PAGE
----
Cast your mind back a year. Complacency about the coronavirus (COVID-19) virus being a Chinese problem was being replaced by panic as people realised it was everyone’s problem.
That sense of panic spread to the stock market; between February 15 and March 14 – the day after Valentine’s Day and the day before the ides of March if you are looking for symbolism – the FTSE 350 fell from 4,182 to 2,875, which is a fall of 31%.
Be greedy when others are fearful and fearful when others are greedy is a well-known investment adage and if you had the chutzpah or cojones to dive into the market a year ago, good on you; the FTSE has rallied to 3,830 – almost exactly a third higher than its March 14, 2020, low point.
Some of the winners over that period are easy to explain and others, not so much.
The easy to explain winners
The liberalisation of sports betting in the US and expectations of further consolidation in the sector have all driven share price growth, plus it is possible many of us have been gambling like lunatics online during lockdown to alleviate boredom.
CMC Markets PLC (LON:CMC) probably won’t thank me for lumping the stock in with the bookies but its 244% gain is hard to ignore.
Contracts for difference trading platform operators love volatility so it is small wonder CMC has done well but how do you explain its outperformance compared to its rival, IG Group Holdings (LON:IGG), which is up a comparatively measly 50%?
If we’re betting or trading online incessantly, we’re also still baking a lot and stuffing our faces judging by Premier Foods PLC’s (LON:PREM) 429% gain.
Interestingly, Premier still only trades on a price/earnings ratio (PER) of 11.2 based on its last 12 months to earnings and that PER falls to 9.9 if you put faith in brokers’ earnings projections for the current 12 months.
The nation must need a strict diet – check out gymnasium shares now – given that not only have we apparently been gorging on Mr Kipling’s finest, we’ve not been toddling down to the shops, relying instead on Royal Mail Group PLC (LON:RMG) – up 249% – to deliver goods to our door.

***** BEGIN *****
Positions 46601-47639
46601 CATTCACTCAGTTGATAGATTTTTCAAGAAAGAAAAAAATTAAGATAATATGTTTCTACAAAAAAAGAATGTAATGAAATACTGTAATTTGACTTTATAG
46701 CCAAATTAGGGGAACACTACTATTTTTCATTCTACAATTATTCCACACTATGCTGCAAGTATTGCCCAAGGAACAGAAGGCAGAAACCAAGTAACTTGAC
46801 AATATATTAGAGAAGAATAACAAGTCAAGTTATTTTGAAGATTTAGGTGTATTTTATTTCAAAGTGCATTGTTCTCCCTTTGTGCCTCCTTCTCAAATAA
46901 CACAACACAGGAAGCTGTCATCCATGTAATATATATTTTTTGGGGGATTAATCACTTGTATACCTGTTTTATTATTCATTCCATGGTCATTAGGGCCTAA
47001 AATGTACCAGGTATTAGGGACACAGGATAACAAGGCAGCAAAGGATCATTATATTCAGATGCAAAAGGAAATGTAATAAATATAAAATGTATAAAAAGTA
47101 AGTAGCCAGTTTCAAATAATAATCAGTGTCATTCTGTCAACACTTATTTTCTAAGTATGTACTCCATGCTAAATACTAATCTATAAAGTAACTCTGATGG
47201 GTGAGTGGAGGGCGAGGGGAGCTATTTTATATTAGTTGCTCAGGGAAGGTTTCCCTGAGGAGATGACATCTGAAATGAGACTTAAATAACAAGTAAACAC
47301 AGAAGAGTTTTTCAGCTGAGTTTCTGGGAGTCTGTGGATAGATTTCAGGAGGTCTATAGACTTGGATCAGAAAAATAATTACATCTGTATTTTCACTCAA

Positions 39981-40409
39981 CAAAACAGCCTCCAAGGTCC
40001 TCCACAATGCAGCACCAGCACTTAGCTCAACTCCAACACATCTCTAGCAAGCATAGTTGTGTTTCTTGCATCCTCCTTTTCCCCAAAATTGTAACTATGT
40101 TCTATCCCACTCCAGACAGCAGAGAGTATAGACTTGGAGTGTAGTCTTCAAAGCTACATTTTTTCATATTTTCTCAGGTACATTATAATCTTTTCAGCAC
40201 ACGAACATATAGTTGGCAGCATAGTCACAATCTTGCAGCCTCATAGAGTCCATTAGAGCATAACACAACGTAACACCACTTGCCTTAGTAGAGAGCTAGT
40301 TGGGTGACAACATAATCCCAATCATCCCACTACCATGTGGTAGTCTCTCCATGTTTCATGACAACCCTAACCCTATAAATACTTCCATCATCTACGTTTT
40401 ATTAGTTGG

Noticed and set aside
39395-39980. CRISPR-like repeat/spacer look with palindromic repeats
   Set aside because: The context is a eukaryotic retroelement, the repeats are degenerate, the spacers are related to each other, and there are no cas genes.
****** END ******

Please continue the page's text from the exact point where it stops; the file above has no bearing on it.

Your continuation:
I can see the nation pulling back on its consumption of Bakewell tarts but the trend towards shopping online looks irreversible.
The head-scratchers among the winners
The last time I checked it was not possible to get the full pub experience online and according to that nice Mr Martin at JD Wetherspoon PLC (LON:JDW), the government is hell-bent on killing off all of Britain’s pubs, presumably so the plots can be bought up on the cheap by its mates in the housebuilding sector.
To explain (partially at least) M&B’s eye-catching recovery over the last year you have to go back a bit further to that fateful date of February 15, when the shares were trading at 376p; a month later they were languishing at around 109p as it did not take traders long to work out that “lock-ins” = good for pubs, “lockdowns” = bad.
So, although the shares are now bobbing along fairly nicely at 309.5p, they have still not recovered to February 2020 levels but then neither has the company gone bust, and that looked a possibility even in the good times.
If pubs have had a hard time, think of the poor old bus companies, as the trend towards working from home has not only hit passenger numbers over the last year but is likely to put a permanent dent in the bus companies prospects.
It started 2020 like a train – if you’ll forgive the expression – but revenue over the whole of 2020 was down 29% while it posted an underlying loss before tax for the year of £106.1mln, compared to a profit the year before.
The company is less reliant on commuters than the bus companies and the prospect of lockdowns ending could see a massive upsurge in summer travel.
That would play well for WH Smith PLC (LON:SMWH), the newsagent chain that has in recent years increasingly focused on its outlets in travel hubs (airports, railway stations, coach depots) at the expense of its High Street estate.
Lockdowns, travel restrictions and Twitter memes about the shoddy nature of many of its shops have not stopped the shares from rising 169% over the last year.
The retailer was cash positive in November and December 2020 and despite the lockdown introduced by the government on January 4 has traded better than expected this year.
As with M&B, you have to go back a bit further than one year to put the share price performance of Cineworld and Carnival into perspective.
In mid-February, Cineworld – like M&B massively over-borrowed – was trading at around 182p and it has only rallied to 122p.
As for Carnival, the cruises operator was in many ways the canary in the gold mine, as its collapse started in January 2020, with the shares falling from 3,708p on January 11 to 3,010p by February 15 and then plunging to 614p at the end of March 2020.
The shares have recovered to 1,683.5p but whether the appeal of spending days on end cooped up with people on a floating Petri dish will ever return to previous levels is open to question.